Jumanin is still struggling to come to terms with the tragic deaths of two family members in quick succession. Her mother died in March 2015 after a long illness, and her grandfather died last year. She said their deaths were caused by unclean water that has been contaminated by mercury. Jumanin and her family live in a house just 200 meters from a small-scale gold mine
in Pelangan, a village in West Nusa Tenggara province's West Lombok district. Many members of her family, including her father, are artisanal miners who use mercury to extract gold from ore.
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As a result, many of the miners, including her father, are now experiencing heath problems. "I often see my father having difficulty in breathing," Jumanin said, adding that she fears he too could suffer a similar fate to her mother and grandfather. Many people are still unaware of the danger of mercury, despite moves of late by the government to curb its use. In Kujangsari, a village in West Java, Lilis Jasmin Parisa admitted to not realizing that mercury had caused birth defects in her son. "Not until I was told so," said Parisa who also lives in a house located next to a gold processing site, where mercury is also commonly used. Mercury is highly toxic to human health, posing a particular threat to the development of a fetus and young children, according to the World Health Organization. Ingestion of mercury has harmful effects on the nervous, digestive and immune systems, the lungs and kidneys, and can be fatal. Symptoms can include mental retardation, seizures, vision and hearing loss, delayed development, language disorders and memory loss. Illegal use of mercury
Mercury has been used in Indonesia since the 1990s, largely imported from other countries. Besides the mining sector, it is also used for medical-devices, dental fillings and as a cosmetics ingredient. But in 2014 the Trade Ministry banned its import, trade and use in the mining sector. However, a report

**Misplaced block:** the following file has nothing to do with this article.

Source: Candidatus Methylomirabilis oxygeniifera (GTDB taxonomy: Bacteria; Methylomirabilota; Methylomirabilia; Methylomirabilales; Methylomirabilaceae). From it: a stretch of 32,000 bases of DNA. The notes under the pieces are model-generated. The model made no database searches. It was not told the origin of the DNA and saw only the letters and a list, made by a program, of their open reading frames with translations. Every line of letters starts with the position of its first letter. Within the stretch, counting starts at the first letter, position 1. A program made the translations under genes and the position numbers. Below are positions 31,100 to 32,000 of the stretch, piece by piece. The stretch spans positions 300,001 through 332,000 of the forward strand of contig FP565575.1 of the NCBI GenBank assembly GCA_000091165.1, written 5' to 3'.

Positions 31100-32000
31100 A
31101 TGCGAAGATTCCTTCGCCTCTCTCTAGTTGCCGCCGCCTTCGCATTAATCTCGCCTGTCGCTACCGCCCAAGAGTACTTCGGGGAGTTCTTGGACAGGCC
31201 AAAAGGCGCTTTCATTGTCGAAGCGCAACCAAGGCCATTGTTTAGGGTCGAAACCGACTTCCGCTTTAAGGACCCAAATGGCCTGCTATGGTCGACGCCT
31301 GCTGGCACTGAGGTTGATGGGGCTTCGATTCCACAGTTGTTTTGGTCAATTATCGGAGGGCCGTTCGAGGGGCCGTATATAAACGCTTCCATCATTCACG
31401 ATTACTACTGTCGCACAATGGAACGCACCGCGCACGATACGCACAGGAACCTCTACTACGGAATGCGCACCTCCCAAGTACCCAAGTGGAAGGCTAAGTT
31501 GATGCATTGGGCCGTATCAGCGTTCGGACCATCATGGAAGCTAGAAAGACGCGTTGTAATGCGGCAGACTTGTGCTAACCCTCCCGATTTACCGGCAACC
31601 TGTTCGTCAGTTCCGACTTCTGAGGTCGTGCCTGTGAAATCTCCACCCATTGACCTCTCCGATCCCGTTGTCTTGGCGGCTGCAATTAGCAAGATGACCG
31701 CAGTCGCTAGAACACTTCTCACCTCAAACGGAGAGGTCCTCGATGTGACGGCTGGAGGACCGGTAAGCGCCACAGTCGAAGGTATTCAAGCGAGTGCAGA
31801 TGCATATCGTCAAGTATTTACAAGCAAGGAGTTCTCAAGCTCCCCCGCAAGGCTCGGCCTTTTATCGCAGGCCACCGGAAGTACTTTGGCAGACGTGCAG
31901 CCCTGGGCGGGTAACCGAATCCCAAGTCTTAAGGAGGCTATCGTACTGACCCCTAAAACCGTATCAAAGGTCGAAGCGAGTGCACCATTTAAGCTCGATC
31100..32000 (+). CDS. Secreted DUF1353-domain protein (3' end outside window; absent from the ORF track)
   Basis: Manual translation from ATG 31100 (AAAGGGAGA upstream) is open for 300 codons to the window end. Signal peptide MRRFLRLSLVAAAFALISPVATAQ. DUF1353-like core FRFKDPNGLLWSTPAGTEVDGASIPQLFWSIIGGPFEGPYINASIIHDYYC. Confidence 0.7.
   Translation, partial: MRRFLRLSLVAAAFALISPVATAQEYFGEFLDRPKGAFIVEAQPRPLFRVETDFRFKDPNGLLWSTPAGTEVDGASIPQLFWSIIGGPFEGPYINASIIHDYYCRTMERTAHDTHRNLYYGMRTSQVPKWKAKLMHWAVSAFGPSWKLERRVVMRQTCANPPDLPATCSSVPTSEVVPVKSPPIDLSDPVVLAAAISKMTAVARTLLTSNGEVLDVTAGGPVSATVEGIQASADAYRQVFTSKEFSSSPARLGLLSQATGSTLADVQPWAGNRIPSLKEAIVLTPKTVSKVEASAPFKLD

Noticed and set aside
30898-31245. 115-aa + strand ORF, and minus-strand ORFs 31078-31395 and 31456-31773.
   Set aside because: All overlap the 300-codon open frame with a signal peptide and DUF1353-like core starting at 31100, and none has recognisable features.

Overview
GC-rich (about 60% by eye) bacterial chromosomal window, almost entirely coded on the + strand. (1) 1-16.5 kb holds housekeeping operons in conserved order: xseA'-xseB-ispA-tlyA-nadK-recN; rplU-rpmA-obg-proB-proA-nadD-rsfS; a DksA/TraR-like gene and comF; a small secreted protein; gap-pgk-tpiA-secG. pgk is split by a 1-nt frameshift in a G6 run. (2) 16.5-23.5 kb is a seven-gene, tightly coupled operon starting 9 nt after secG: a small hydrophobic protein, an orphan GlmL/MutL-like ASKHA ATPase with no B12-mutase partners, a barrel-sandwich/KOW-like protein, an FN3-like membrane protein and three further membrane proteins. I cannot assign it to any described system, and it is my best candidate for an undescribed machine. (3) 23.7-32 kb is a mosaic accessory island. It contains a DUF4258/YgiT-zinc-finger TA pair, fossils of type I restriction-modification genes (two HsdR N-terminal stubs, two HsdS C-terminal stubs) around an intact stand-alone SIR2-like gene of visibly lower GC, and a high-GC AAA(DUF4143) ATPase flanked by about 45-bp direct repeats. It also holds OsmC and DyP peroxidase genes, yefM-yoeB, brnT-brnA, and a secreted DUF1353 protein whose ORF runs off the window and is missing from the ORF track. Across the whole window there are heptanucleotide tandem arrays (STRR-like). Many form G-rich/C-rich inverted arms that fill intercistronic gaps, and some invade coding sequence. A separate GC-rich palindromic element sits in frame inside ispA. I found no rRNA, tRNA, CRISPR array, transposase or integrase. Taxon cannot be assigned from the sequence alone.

released issued in June by Denpasar-based BaliFokus, an NGO campaigning for a toxic-free environment, surprised everyone. It revealed Indonesia had become one of the world's largest mercury producers and exporters in 2015-2016, exporting 635 tons of mercury to 13 countries. "The production and export of mercury are [mainly] illegal," said Krishna Zaki, the group's toxic program manager, adding that transactions were not recorded in official reports of the Indonesia's Central Bureau of Statistics. He also said there are around 850 small-scale gold mining sites, mostly illegal, in the country. "Many miners still use mercury illegally," he noted. According to the Environment and Forestry Ministry, there are more than 250,000 artisanal miners throughout the country. Environmental damage
The United Nations Environment Program (UNEP) says small-scale gold mining is responsible for 37 percent of global mercury emissions and is the largest source of air and water pollution. Dwi Sawung, a campaigner for the Indonesian Forum for the Environment, said mercury has seriously damaged the environment, pointing to Buru Island, in the Maluku Island chain. "Local people cannot fish or farm anymore after a gold mining site was established on the island," he said. Mercury has also polluted the Barito River, South Kalimantan's largest and longest waterway. "We sent water samples last year and in March this year to laboratories. The results show the water is contaminated by mercury," said Divine Word Father Frans Sani Lake, coordinator of the church's Justice, Peace and Integrity of Creation in Kalimantan. More than just ban
Realizing its hazardous impact on gold miners and their families, President Joko Widodo in March banned the use of mercury at small-scale gold mining sites across the country. This was followed on Sept. 13 by the ratification of the Minamata Convention on Mercury
, a global treaty that protects human health and the environment from the adverse effects of mercury. The ratification of the convention, which was adopted in Oct. 2013 by 128 countries, came a month after the convention officially took effect. The first summit involving countries that adopted the convention was held Sept. 22-29, in Geneva, Switzerland. "The ratification aims at encouraging industrial and health sectors not to use mercury," Environment and Forestry Minister Siti Nurbaya Bakar said. However, environmentalists said ratification is not enough and must be followed up by concrete measures. "The government must immediately introduce stronger laws and strictly implement them," Zaki said. The government must make sure that mercury is completely out of the reach of small-scale gold miners, he said.